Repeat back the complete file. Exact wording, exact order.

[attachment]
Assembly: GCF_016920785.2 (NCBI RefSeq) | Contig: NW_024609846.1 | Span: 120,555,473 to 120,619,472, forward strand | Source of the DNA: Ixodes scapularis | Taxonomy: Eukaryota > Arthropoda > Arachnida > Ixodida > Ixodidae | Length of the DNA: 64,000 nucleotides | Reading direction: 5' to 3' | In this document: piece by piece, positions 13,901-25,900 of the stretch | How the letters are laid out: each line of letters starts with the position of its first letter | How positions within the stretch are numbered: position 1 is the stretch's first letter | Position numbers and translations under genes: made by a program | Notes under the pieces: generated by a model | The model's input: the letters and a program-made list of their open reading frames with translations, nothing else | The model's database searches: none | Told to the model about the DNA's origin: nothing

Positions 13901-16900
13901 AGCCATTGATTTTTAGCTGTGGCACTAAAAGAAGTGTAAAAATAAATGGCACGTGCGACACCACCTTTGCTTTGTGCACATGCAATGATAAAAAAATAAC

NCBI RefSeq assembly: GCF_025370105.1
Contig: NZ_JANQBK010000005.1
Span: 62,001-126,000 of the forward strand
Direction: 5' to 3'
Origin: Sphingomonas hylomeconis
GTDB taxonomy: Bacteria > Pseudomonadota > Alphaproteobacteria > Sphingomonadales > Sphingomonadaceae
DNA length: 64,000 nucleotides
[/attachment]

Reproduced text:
Assembly: GCF_016920785.2 (NCBI RefSeq) | Contig: NW_024609846.1 | Span: 120,555,473 to 120,619,472, forward strand | Source of the DNA: Ixodes scapularis | Taxonomy: Eukaryota > Arthropoda > Arachnida > Ixodida > Ixodidae | Length of the DNA: 64,000 nucleotides | Reading direction: 5' to 3' | In this document: piece by piece, positions 13,901-25,900 of the stretch | How the letters are laid out: each line of letters starts with the position of its first letter | How positions within the stretch are numbered: position 1 is the stretch's first letter | Position numbers and translations under genes: made by a program | Notes under the pieces: generated by a model | The model's input: the letters and a program-made list of their open reading frames with translations, nothing else | The model's database searches: none | Told to the model about the DNA's origin: nothing

Positions 13901-16900
13901 AGCCATTGATTTTTAGCTGTGGCACTAAAAGAAGTGTAAAAATAAATGGCACGTGCGACACCACCTTTGCTTTGTGCACATGCAATGATAAAAAAATAAC

NCBI RefSeq assembly: GCF_025370105.1
Contig: NZ_JANQBK010000005.1
Span: 62,001-126,000 of the forward strand
Direction: 5' to 3'
Origin: Sphingomonas hylomeconis
GTDB taxonomy: Bacteria > Pseudomonadota > Alphaproteobacteria > Sphingomonadales > Sphingomonadaceae
DNA length: 64,000 nucleotides